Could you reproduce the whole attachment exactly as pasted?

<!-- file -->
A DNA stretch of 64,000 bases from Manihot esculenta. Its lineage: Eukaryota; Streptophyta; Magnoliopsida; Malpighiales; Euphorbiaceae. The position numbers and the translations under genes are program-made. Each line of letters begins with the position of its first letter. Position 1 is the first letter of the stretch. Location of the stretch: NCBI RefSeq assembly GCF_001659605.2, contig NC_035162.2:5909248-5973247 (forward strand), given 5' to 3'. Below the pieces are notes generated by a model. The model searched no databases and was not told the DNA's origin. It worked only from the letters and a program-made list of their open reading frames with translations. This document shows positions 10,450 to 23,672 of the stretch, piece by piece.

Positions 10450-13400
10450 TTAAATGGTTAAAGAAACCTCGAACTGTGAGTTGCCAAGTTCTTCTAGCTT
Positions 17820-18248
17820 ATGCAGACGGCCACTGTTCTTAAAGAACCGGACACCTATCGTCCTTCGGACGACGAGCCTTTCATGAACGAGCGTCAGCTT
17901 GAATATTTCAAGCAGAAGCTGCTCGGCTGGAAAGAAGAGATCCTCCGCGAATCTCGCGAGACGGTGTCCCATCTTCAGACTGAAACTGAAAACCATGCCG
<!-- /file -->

A DNA stretch of 64,000 bases from Manihot esculenta. Its lineage: Eukaryota; Streptophyta; Magnoliopsida; Malpighiales; Euphorbiaceae. The position numbers and the translations under genes are program-made. Each line of letters begins with the position of its first letter. Position 1 is the first letter of the stretch. Location of the stretch: NCBI RefSeq assembly GCF_001659605.2, contig NC_035162.2:5909248-5973247 (forward strand), given 5' to 3'. Below the pieces are notes generated by a model. The model searched no databases and was not told the DNA's origin. It worked only from the letters and a program-made list of their open reading frames with translations. This document shows positions 10,450 to 23,672 of the stretch, piece by piece.

Positions 10450-13400
10450 TTAAATGGTTAAAGAAACCTCGAACTGTGAGTTGCCAAGTTCTTCTAGCTT
Positions 17820-18248
17820 ATGCAGACGGCCACTGTTCTTAAAGAACCGGACACCTATCGTCCTTCGGACGACGAGCCTTTCATGAACGAGCGTCAGCTT
17901 GAATATTTCAAGCAGAAGCTGCTCGGCTGGAAAGAAGAGATCCTCCGCGAATCTCGCGAGACGGTGTCCCATCTTCAGACTGAAACTGAAAACCATGCCG